The expert advice to answer your most pressing questions. This month, Lena Newlin, the assistant director of wellness at the University of Wyoming, shares advice on mental health.
Lena Newlin: Research suggests there is a strong relationship between mental health and academic success. Students also self-report academic impacts due to mental health related issues (American College Health Association, National College Health Assessment). If a student isn’t well physically or psychologically, it will be harder for them to perform well academically.
LN: The Wellness Center at the University of Wyoming works to create and support a culture of well-being through environmental strategies, and educational programs and services. In 2018, we were fortunate to receive a Garrett Lee Smith Campus Suicide Prevention grant, so we hired a full-time professional to focus on student mental health promotion and suicide prevention. We follow the JED Foundation’s strategic planning model, and we conduct mental health and substance abuse screenings, resiliency educational programs, gatekeeper trainings, coordinate a campus-community coalition, promote help-seeking behavior, and disseminate gun locks.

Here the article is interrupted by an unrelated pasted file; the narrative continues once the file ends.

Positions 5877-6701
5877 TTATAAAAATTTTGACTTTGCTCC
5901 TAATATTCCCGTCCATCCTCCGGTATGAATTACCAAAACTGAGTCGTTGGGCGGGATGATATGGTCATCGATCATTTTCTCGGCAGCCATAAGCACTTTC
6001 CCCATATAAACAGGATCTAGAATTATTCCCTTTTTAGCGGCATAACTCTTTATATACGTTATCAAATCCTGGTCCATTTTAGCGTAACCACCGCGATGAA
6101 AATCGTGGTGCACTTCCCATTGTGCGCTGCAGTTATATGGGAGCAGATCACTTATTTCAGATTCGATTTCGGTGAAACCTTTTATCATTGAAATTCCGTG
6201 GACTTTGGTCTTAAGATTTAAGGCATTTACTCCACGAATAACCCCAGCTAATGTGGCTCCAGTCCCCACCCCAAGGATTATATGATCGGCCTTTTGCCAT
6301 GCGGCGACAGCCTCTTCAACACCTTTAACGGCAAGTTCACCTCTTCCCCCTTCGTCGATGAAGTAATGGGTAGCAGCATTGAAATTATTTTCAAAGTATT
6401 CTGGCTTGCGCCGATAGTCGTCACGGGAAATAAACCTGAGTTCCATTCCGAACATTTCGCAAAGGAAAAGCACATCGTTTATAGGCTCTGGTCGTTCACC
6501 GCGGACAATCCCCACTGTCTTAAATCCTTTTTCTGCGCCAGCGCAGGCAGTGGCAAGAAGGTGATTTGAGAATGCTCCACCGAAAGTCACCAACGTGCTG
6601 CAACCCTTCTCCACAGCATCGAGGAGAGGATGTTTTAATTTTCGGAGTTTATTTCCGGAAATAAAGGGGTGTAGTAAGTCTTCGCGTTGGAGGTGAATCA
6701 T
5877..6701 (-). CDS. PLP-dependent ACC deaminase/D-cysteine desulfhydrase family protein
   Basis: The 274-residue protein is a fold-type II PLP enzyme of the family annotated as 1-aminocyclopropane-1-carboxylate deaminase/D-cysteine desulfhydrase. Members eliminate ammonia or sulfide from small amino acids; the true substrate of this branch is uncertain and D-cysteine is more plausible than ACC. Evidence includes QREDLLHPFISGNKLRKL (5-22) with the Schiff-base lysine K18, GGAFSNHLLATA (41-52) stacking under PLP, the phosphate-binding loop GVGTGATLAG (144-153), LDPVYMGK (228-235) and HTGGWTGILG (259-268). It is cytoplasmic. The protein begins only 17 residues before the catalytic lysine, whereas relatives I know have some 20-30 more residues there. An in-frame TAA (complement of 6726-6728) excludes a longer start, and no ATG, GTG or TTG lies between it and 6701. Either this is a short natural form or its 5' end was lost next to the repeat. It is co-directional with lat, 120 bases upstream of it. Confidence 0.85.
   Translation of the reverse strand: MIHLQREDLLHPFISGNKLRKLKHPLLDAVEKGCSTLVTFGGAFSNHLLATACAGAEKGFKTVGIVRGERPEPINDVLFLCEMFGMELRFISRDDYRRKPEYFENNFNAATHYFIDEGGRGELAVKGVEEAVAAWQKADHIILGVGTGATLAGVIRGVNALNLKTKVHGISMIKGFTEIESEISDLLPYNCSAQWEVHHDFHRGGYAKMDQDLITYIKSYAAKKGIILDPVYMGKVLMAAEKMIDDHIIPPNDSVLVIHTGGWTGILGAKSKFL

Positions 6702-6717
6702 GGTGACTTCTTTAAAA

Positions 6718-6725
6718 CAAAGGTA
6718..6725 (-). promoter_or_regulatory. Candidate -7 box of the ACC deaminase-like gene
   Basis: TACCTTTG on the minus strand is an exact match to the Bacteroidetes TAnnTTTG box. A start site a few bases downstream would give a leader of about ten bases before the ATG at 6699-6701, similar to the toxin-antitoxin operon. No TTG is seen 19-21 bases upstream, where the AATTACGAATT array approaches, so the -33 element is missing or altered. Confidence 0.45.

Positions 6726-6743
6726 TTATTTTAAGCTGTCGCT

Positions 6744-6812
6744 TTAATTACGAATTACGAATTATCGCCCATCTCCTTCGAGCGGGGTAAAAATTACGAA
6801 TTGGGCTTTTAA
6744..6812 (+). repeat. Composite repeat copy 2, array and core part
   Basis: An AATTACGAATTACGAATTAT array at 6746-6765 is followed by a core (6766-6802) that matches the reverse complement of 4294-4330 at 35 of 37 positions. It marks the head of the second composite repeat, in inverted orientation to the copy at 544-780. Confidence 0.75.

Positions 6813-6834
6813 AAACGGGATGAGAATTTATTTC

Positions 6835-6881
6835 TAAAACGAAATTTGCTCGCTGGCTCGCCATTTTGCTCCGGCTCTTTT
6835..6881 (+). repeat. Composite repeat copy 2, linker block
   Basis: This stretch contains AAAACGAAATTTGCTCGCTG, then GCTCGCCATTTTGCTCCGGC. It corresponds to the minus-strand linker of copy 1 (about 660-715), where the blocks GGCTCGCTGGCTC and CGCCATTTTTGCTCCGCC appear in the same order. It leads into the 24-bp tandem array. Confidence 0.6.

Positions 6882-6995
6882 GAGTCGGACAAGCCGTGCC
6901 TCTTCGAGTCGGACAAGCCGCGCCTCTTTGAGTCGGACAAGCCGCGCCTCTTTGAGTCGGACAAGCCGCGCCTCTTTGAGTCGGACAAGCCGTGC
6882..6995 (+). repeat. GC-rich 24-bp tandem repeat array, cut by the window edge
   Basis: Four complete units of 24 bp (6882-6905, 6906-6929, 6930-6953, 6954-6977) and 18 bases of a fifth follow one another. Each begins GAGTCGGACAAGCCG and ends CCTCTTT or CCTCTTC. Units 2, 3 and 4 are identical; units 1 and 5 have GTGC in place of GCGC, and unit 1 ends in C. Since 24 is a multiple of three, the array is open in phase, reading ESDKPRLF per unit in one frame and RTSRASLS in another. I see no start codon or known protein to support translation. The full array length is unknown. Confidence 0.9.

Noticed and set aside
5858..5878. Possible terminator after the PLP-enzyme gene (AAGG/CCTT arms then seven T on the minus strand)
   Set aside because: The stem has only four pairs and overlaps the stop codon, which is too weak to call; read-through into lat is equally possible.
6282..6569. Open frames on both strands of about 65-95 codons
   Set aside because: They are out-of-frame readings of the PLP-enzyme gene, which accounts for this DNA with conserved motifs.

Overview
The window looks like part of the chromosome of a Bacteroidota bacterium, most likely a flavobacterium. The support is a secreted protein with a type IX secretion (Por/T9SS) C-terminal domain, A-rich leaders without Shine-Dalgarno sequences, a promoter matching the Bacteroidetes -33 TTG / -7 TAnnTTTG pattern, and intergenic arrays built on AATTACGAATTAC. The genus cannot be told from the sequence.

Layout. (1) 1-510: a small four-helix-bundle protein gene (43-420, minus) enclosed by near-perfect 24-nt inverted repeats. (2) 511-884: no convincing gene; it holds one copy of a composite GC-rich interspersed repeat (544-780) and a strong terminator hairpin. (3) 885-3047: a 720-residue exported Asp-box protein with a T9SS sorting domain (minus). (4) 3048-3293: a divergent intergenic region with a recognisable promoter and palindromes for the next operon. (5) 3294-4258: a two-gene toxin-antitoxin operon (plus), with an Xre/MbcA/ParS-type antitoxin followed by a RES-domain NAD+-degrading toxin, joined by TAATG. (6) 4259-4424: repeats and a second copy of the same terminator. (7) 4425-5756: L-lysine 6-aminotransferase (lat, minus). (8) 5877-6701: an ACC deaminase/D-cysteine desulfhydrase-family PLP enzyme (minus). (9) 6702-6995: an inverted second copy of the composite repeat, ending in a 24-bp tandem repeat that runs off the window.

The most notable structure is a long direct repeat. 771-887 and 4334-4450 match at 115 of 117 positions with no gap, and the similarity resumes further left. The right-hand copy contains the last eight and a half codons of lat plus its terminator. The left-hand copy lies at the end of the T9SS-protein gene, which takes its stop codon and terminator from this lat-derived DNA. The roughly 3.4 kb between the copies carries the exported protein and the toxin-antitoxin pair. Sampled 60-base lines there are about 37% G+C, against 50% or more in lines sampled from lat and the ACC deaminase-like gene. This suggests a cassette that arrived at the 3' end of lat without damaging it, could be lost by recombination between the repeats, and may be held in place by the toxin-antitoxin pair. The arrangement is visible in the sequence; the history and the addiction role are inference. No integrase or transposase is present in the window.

LN: At our Wellness Center, we offer a variety of programs to promote mental well-being. We offer mindfulness and meditation classes, self-compassion workshops, opportunities to play with therapy dogs and kittens, resiliency-based trainings and bystander intervention trainings, and mental health and substance abuse screenings. We work closely with our campus mental health care providers and refer students to resources.
LN: It is important to take a comprehensive and strategic approach to addressing student mental health. Look to collaborate with other departments on campus. Start or become part of a coalition to address mental health on campus. Look at your institution’s data on student mental health and service utilization. What resources exist on campus? Look at national recommendations and best practices. Here are a few: JED Foundation; NASPA: Strategies for Addressing Mental Health Support on Campus; American College Health Association; and Suicide Prevention Resource Center.
LN: While many universities are moving toward integrated health, counseling and recreation centers, this is not feasible for all campuses. It is important for campus rec centers to build good relationships with other campus partners that specifically address student mental health. Campus rec staff should be trained in how to recognize signs and symptoms of emotional distress, how to intervene, and how and where to refer students in crisis.